What kind of college planner am I? I think I am a pretty darned good one. I have a college planning practice where I help students find AND afford the right colleges. From time to time, I come across parents and students that ask me the dreaded question: Can you help me get into “X?” This "X" variable usually represents the dream college of their choice. “X” can be suitably interchanged with institutions such as Harvard, Yale, Princeton, Stanford and the other usual suspects. Even here in Atlanta, many families ask how I can guarantee admission to our flagship college, University of Georgia. Parents that take this approach to college planning and the college planners that brag about IVY acceptance rates need to take pause.
"We need to fit the student to the right colleges, not force the college we want to the student."
The problem with this approach is that these families have already bypassed one of the core principles of my practice: We need to fit the student to the right colleges instead of forcing the colleges we want to the student. I usually turn these families down or they quickly realize that I am not the planner for them. It’s a big leap to assume that a single college is the right fit based on the name and reputation of the college alone. I will even refer some of these families to ThinkTank Learning out of San Francisco. ThinkTank Learning is run by Steven Ma, a former hedge fund manager. He claims to have developed a multivariable formula where he can “guarantee” success into placement into certain agreed-upon colleges. It sounds like an attractive option until you find out that his "custom" fee can run over $700,000. Sound ouitrageous? You can read more about this orgaization here in a recent Bloomberg piece by Peter Waldman. As you can imagine, his service does not cater to mere mortals. I am the planner that mere mortals should turn to.
So what are these families left with? An unrealistic and faulty expectation that admission into college “X” is the only route to success. Here is the deal: There is no magic bullet that will guarantee acceptance into your dream college. Even if there was, you are probably going about this in the worst way possible. Here is a strategy that is suitable for almost every student, mere mortals included.
1. We need to identify your top career choices BEFORE we identify your colleges. We need to assess your student properly to identify our top 2-3 careers and the corresponding majors. Once we identify these career paths and majors, then we can BEGIN to identify possible college choices. By going to a college that has all of your majors, we do not have to switch colleges if we switch majors. If we switch to a different college to chase a major, many credits may not transfer and we just paid for six years of college instead of four.
2. Some of the best colleges are the ones you never heard of. What do Hendrix, Oberlin, Mercer, St.Olaf and Furman have in common? They all sent students to Harvard Law School’s class of 2015. If you saw the complete list, you wouldn’t recognize most of the colleges on there. You want to know the punchline? Guess which degree their potential employers will be looking at when they look for a job? What matters here is that these students received a strong education from a strong college and they still managed to end up at an Ivy League Law School. Though many students from these types of schools may still not get into Harvard, they still are positioned for success. I want to thank Lynn O’ Shaughnessy with pointing out these facts on her blog post, Where Harvard Law Students Come From.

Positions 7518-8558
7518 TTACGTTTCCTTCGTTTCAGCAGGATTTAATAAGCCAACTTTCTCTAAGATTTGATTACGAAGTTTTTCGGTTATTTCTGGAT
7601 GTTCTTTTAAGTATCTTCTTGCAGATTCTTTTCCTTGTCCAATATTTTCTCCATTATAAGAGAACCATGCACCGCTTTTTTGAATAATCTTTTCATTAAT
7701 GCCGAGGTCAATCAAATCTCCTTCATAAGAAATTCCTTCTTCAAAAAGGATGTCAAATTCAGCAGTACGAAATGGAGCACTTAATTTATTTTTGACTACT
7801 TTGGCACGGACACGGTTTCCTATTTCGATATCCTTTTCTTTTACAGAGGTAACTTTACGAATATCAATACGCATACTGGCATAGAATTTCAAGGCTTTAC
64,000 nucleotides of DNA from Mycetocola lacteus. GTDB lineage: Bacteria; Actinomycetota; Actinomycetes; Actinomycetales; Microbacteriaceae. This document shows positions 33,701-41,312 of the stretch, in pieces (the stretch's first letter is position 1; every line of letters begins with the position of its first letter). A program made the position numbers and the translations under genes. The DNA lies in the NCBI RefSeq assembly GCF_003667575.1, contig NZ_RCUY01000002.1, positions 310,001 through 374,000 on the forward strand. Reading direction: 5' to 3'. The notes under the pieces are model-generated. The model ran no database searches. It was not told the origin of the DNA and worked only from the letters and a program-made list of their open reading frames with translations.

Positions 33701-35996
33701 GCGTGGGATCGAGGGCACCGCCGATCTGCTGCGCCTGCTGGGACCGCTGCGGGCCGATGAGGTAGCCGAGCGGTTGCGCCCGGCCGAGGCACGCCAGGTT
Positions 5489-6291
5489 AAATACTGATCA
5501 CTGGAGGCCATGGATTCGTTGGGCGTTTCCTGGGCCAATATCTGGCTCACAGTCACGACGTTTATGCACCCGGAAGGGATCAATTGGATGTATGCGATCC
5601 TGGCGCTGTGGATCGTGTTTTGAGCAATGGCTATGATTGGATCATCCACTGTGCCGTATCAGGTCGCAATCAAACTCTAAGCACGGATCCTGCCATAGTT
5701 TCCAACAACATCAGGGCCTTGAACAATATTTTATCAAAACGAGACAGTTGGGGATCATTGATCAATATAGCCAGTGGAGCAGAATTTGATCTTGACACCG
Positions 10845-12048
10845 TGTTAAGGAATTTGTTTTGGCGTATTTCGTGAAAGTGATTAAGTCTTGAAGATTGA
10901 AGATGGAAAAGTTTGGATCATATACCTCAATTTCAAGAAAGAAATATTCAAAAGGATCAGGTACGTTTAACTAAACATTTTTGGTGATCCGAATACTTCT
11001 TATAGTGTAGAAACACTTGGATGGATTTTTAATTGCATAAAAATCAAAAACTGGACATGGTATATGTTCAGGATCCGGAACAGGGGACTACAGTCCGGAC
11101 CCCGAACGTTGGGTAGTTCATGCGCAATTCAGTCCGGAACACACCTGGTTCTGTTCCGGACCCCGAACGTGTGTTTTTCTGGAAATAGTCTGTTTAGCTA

3. Focus on fit. Many planners throw this one around a lot, but tend to be vague. I’ll be more specific on what “fit” means. We need to find schools where your student is academically elevated and positioned at the “teaching pace” and level of the college. This can be reliably predicted using a student’s test score and GPA and by comparing it to the incoming class of that college. I also like to look at schools that reliably graduate a large percentage of their students in 4 years. Why? Because 4 years costs less than 5 or 6 years. Other notable “fit” related questions include “How many freshman come back for their sophomore year?” “What is the student to faculty ratio?” “What percentage of your professors hold PhD’s?” “How many students are employed in their major after graduation and within what time frame?” Lastly, we need to find schools that will pay. We can find a school that has everything to offer academically, but if it still has a $40-70K/yr price tag, most of us are not going to go.
4. Apply to multiple colleges that are the right fit. When you do, something amazing can happen to your award letter. Colleges may compete for students that demonstrate many viable college options. When some colleges see that your student is applying to multiple "good-fit" colleges, it can impact your aid in a very good way. There is a wonderful podcast from NPR Planet Money that highlights this fact. We can’t just create a random list of colleges and expect this type of result. We have to create a list of colleges that are suitable to your student.
This quote from the Bloomberg article referenced above really captures my thoughts, “A good counselor helps students and families get comfortable with the world as it is, not how they wish it were,” says Mark Sklarow, CEO of the ICEA, “It’s someone who says, ‘The world isn’t just the Ivies. Let’s find an even better match.’ ”